In July 1809, HMS MOnarch took part in the unsuccessful Walcheren Campaign where a marshy island in the Scheldt Estuary was invaded by elements of the British Army.

By the beginning of 1812, the naval element of the post-Revolution wars against the French was pretty much over. The French navy had pretty much ceased to be an effective fighting force. The navies of the Netherlands, Spain and Denmark had been neutralised. The coming war with the USA was to be fought with smaller ships and the Royal Navy had taken delivery of a large number of more modern ships of the line. In early 1812, HMS Monarch paid off for the last time at Chatham. Her age and condition precluded further use as a front-line combat unit. In 1813, HMS Monarch was taken into the Royal Dockyard at Chatham and was broken up.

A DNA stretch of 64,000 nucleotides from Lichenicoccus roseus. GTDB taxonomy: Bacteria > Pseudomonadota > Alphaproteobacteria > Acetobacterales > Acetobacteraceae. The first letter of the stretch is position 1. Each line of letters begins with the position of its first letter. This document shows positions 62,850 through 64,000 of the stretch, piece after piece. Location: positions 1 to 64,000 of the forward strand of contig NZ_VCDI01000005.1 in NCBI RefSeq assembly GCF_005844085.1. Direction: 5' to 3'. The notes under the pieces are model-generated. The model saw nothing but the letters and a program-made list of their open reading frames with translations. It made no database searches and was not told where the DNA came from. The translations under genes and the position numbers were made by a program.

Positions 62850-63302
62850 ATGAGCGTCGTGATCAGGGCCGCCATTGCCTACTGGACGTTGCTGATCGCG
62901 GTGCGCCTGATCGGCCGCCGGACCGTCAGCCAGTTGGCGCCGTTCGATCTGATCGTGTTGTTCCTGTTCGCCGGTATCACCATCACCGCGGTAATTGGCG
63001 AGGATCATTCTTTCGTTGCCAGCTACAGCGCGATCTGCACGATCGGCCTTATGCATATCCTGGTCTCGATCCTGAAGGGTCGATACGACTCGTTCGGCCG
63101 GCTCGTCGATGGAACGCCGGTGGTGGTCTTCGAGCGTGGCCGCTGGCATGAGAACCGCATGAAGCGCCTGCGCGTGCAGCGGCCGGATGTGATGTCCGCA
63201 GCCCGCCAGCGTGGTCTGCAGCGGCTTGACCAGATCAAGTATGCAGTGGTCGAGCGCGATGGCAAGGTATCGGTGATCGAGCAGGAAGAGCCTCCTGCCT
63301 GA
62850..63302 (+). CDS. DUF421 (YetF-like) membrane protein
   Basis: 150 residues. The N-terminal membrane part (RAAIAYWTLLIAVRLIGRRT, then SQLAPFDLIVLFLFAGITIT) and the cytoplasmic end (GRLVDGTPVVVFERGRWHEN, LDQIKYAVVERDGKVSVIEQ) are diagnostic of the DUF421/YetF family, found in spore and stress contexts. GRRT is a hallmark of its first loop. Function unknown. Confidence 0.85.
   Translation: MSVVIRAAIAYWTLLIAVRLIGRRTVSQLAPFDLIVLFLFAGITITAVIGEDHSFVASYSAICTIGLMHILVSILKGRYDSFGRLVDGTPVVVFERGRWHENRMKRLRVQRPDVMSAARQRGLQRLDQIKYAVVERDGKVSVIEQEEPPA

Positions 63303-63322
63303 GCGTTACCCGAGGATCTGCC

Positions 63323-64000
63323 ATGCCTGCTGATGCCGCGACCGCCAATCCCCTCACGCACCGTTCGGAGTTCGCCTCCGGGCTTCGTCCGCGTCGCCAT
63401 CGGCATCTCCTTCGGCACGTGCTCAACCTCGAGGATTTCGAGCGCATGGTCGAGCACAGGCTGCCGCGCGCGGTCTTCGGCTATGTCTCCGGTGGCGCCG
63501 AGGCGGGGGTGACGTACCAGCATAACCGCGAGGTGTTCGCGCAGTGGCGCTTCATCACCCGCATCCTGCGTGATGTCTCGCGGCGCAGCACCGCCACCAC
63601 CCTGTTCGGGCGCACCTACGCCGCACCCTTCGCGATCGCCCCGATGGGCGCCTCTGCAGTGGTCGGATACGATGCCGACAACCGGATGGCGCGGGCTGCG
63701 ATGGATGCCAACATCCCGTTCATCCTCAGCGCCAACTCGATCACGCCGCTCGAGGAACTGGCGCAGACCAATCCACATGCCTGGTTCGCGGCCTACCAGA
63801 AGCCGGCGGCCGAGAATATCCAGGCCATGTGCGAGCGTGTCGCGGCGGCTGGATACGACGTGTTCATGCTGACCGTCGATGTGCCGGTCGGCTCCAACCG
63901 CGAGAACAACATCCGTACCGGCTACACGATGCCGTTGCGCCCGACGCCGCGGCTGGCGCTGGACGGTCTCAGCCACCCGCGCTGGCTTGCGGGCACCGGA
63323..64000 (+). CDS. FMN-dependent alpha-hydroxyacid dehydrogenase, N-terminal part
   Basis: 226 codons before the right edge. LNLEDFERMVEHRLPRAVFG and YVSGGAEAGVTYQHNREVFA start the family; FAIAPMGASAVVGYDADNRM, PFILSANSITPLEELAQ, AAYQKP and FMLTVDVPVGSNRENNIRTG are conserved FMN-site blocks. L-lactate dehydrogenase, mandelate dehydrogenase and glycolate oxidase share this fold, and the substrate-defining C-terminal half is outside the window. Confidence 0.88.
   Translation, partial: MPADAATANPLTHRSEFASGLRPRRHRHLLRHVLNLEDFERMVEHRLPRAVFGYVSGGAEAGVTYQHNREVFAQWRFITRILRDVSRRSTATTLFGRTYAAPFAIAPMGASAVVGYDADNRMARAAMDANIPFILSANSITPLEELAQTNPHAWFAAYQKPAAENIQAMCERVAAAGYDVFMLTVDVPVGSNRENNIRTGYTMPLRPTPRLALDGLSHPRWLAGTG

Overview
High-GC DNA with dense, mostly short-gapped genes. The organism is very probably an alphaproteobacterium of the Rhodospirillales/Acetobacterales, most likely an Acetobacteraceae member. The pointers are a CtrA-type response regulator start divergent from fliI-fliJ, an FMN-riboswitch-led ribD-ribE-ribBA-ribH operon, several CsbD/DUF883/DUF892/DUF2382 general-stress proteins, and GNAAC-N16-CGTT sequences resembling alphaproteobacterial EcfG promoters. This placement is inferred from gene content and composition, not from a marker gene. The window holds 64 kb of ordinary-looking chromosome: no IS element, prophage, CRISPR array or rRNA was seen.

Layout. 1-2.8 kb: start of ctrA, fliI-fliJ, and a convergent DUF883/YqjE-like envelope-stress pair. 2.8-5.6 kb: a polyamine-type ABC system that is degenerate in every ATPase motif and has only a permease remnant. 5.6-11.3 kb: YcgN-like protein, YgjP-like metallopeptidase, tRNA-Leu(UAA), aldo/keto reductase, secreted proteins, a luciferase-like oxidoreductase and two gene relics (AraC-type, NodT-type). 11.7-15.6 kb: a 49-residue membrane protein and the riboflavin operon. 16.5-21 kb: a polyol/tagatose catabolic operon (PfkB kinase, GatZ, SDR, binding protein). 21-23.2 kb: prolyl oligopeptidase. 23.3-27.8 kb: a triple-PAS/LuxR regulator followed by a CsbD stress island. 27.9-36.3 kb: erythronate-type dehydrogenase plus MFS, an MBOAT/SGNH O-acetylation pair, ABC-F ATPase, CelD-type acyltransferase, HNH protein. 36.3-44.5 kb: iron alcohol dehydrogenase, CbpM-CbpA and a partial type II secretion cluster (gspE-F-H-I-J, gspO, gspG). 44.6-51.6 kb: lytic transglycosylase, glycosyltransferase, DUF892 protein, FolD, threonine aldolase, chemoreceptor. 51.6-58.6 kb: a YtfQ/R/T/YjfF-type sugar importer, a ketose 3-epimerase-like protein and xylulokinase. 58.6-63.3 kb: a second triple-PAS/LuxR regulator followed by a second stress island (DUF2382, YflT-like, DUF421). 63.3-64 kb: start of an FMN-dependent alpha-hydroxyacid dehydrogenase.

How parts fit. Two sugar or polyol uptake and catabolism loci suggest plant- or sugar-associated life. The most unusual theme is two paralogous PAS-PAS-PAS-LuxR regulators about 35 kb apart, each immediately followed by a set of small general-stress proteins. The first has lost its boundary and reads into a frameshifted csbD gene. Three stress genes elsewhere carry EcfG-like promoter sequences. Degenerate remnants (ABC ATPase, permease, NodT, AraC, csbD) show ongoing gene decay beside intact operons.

"I did not say that the French will not come, I said they will not come by sea" - Lord St Vincent